Martin Bixel - 21 Apr - 0 Comments
Philip Hammond has pledged to borrow more and maintain EU funding after Brexit for projects that prove to be value for money as he warned of the possibility of “turbulence” ahead.
In a significant reset of economic policy, the chancellor yesterday consigned the fiscal rules of his predecessor, George Osborne, to the dustbin, promising a new framework to guide the public finances at the autumn statement, which would return them to surplus in the long term.
Meanwhile, he made a broad promise to “support” business after Brexit, but did not specify how. “When the process is over, we are ready to provide support to British businesses as they adjust to life outside the EU,” he said.
This could be seen as an offer to help companies such as Nissan, which has demanded extra financial support from government to offset the costs of Brexit. It also represents a potentially multi-billion pound offer to business at a time when the public finances are squeezed.
The chancellor underlined the point and warned that while the UK economy faces a “rollercoaster” ride over the coming two years, he was ready to take “whatever steps are necessary to protect this economy from turbulence”. He hinted that this could include tax cuts to stimulate economic activity, telling delegates that “fiscal policy may also have a role to play” alongside interest rate reductions to boost confidence.
Mr Hammond said that action was needed to increase productivity, invest in infrastructure and tackle the “dangerous” gap between London and the “left behind” regions of the UK, in order to ensure that withdrawal from the EU was not “the end of an era” but “the beginning of a new age”.
- The Treasury will offer a guarantee to bidders whose projects meet UK priorities and value-for-money criteria that if they secure multi-year EU funding before Brexit, those payments will be guaranteed after Britain has left the European Union
- The Treasury will no longer target a surplus at the end of this parliament
He will also reveal new fiscal rules on November 23 in the autumn statement. Yesterday he vowed to eliminate the deficit “at the appropriate time”. The move will set him up for a clash with Liam Fox, the international trade secretary, who said last night that the chancellor should set a date to help “maintain the confidence of international investors”. Mr Hammond also pledged to borrow to invest in targeted infrastructure projects, a change from Mr Osborne, who fought the general election in 2015 rejecting Labour’s plan for similar investment.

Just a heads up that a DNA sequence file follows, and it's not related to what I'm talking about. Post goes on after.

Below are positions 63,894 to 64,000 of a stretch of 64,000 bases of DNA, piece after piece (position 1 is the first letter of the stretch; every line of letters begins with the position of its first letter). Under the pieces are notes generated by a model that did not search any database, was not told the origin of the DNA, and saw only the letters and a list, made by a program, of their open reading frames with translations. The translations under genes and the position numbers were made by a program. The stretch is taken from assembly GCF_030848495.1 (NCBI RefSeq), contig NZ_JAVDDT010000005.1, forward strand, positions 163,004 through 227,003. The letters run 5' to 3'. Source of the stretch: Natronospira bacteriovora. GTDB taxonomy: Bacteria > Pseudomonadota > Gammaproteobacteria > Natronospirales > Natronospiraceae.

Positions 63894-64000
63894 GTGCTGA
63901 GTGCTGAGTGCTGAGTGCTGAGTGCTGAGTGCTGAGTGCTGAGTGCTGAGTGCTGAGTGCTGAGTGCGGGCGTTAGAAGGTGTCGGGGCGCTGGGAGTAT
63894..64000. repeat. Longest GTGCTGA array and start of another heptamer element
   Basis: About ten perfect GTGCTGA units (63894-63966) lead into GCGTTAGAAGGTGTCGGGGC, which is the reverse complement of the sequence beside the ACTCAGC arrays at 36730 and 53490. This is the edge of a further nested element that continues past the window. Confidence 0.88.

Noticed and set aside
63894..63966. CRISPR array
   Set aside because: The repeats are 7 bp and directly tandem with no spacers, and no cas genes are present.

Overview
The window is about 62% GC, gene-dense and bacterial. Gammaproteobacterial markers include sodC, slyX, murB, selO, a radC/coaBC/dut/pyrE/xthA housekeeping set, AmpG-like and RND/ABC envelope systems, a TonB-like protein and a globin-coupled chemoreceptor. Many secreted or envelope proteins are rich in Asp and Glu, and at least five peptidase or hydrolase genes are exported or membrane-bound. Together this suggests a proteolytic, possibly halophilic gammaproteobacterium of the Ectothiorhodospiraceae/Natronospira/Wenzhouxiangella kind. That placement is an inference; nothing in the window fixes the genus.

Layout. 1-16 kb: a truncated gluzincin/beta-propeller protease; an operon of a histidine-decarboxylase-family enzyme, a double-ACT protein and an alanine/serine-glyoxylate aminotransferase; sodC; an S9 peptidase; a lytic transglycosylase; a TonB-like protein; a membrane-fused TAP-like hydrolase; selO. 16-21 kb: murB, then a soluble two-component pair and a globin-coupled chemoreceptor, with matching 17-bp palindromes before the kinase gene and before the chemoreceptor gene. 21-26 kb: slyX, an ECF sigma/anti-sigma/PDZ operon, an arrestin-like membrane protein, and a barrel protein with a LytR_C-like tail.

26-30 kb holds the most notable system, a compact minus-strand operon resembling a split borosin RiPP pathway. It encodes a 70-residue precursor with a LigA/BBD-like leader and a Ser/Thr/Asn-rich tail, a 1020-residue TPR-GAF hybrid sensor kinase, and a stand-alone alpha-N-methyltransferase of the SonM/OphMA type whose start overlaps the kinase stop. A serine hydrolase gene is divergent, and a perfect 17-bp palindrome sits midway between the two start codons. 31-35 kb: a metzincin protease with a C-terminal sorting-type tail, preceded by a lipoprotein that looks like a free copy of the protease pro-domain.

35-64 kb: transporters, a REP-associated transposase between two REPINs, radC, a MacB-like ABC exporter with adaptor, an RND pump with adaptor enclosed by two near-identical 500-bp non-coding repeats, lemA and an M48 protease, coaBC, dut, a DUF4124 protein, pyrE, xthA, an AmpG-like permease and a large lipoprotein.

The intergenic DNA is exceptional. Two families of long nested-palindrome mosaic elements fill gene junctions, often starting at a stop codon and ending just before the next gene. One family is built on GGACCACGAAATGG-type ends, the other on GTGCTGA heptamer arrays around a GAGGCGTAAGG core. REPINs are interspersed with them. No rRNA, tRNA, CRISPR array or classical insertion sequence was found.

In media interviews yesterday, Mr Hammond was asked about figures from the Institute for Fiscal Studies that suggested he could knock up to 4 per cent off Britain’s gross domestic product. He told the BBC Radio 4 Today programme that the central forecast remained of a negative impact on the UK economy from Brexit, but said that there was not going to be recession. “That’s not a one-off hit that’s going to take the economy into recession or anything like that. This is spread over a period of 15 years in most forecasters’ expectations. That’s the central prediction of economic forecasters and we have to take what they say seriously. That doesn’t mean we have to accept it.
“Our job is to try to head off those outcomes, but we can only head them off if we’re honest about the fact that they may be out there.”
PHILIP HAMMOND PLEDGED £220 MILLION OF SUPPORT TO TECH INNOVATION
- £100 million to extend the biomedical catalyst fund to stimulate the transformation of revolutionary science into deliverable healthcare interventions
- A further £120 million to nurture the tech transfer offices that put universities and entrepreneurs together to move the science from the lab to the factory
On immigration, he said that it would be “entirely a matter for the British people, the British parliament” to decide on rules for migrants’ entry into the UK.
Asked if this might mean visas for people travelling to and from the UK, he said: “No one wants to see British tourists going to Spain having to get a visa to go there. Most people in this country would think that would be absurd and that’s not the outcome we are looking for.
“It’s entirely for us to decide how we manage the control of our own border, and it’s entirely for us to decide what deals we do with other countries.
“We can assume that countries will seek reciprocity with us — if we want a certain arrangement for British people in France, we can expect that France will want the same arrangements for French people in relation to Britain.”